# Does the diiodide(1−) anion exist?

With respect to chemical bonding does the $\ce{I2-}$ ion exist?

• Probably not, is assume that the equilibrium is entirely on the right side: $\ce{2I2- <=> I- + I3-}$ Dec 28 '17 at 11:32
• It seems like it does (+refs 1-7 therein). Dec 28 '17 at 11:33

I found a paper$$\ce{^{[1]}}$$ regarding the formation of diiodide anion species($$\ce{I2^-}$$). It is assumed to be an unstable species which forms during the formation of triiodide anion (excess of iodide in solution which makes it brown). This is a part of the paper which describes the formation of the species. For more information, read the full paper. Also, you can check the abstract which @andselisk linked.

The $$\ce{I2^-}$$ species is formed by the 248-nm laser photolysis of iodide through the following reactions:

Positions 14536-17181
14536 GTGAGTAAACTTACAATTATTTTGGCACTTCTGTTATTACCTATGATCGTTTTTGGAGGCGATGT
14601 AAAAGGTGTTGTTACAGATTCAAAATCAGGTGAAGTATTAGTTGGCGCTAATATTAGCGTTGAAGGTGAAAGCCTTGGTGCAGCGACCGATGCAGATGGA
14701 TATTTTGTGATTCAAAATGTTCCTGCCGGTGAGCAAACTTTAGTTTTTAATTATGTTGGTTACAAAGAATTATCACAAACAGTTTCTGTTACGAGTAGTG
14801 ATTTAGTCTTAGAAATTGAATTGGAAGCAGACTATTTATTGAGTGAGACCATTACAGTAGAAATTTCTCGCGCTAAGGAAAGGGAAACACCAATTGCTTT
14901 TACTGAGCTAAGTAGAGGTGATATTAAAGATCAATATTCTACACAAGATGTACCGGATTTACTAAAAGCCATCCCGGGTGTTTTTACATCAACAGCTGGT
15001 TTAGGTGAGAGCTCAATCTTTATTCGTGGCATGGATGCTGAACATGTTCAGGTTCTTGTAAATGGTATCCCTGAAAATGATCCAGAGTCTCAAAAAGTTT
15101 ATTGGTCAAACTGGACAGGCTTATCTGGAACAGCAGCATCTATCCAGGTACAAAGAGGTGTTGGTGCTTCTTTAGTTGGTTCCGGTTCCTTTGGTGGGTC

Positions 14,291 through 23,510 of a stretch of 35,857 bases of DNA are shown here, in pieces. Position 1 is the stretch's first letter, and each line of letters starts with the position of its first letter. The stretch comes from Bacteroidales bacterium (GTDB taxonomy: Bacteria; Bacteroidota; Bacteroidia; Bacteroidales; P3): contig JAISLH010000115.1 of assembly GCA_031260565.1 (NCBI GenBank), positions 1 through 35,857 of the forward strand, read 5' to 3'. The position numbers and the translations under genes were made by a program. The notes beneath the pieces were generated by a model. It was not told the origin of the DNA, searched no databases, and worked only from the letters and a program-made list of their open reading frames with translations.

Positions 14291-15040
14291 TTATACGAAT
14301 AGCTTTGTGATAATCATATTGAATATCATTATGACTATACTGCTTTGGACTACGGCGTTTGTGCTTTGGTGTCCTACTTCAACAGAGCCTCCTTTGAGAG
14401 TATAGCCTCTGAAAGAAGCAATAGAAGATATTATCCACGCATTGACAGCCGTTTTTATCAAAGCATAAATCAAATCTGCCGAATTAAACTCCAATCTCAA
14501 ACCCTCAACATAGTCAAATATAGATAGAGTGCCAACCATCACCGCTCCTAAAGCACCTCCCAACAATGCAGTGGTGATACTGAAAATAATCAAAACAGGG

$$\ce{I- + hν -> I + e_s-}$$

$$\ce{I + I- ->[k2]I2^-}$$

$$\ce{I2- + I2- ->[k3]I3- + I-}$$

As discussed later, we found that photodetachment of electrons from $$\ce{I-}$$ ions produces solvated electrons ($$\ce{e_s-}$$) in ionic liquids as well as in molecular solvents. After photodetachment, iodine atoms react with $$\ce{I-}$$ to form diiodide anion radicals. In aqueous solution, the transient absorption maxima of $$\ce{I2-}$$ are located around 400 and 720 nm. The extinction coefficients of $$\ce{I2-}$$ in aqueous solution at 385 and 725 nm are 10000 and 2560 M-1cm-1, respectively.[...]

$$\ce{^{[1]}}$$: J. Phys. Chem. B, 2007, 111 (18), pp 4807–4811